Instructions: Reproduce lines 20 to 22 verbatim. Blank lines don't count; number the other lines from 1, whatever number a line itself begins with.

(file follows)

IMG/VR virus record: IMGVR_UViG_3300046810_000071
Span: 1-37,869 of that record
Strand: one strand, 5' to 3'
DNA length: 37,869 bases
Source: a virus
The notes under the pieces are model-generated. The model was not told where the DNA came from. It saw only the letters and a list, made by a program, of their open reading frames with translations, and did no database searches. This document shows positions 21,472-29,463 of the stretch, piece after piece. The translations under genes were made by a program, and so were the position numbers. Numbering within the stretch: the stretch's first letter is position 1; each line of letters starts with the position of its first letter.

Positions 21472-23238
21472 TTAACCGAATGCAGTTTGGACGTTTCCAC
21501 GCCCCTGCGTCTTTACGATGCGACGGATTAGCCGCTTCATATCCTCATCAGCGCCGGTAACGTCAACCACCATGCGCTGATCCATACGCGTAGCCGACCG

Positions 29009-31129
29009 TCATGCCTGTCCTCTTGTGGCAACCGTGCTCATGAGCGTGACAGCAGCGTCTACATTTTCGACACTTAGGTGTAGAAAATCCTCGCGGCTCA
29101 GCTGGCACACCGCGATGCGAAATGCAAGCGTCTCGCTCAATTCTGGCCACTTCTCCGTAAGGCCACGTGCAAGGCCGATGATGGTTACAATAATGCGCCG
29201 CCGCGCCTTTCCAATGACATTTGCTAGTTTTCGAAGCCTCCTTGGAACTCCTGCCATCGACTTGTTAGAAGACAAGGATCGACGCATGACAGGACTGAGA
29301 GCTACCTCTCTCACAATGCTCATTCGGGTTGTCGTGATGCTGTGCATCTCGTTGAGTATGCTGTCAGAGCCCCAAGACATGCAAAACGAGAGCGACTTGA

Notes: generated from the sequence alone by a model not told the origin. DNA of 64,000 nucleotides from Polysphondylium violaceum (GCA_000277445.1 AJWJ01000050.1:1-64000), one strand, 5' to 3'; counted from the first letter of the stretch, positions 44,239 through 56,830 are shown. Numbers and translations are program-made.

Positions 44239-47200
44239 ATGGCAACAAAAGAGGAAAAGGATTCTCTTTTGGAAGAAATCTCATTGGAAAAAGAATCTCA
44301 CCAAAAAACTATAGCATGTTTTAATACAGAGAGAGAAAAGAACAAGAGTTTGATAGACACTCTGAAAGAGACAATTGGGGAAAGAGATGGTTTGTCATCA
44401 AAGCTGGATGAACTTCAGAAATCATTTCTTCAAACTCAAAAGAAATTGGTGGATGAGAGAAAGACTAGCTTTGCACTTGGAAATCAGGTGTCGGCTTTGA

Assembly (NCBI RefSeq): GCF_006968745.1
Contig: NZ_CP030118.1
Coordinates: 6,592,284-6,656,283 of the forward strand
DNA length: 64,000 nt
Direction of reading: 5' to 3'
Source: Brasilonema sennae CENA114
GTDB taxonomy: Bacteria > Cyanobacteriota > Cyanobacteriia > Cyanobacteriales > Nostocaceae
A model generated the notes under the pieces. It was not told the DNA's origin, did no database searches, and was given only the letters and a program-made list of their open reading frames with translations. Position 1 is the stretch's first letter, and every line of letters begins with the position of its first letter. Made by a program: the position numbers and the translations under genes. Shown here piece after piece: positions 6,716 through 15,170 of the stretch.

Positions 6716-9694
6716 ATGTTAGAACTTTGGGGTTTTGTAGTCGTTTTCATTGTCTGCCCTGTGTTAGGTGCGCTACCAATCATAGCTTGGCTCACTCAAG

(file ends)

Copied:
Assembly (NCBI RefSeq): GCF_006968745.1
Contig: NZ_CP030118.1
Coordinates: 6,592,284-6,656,283 of the forward strand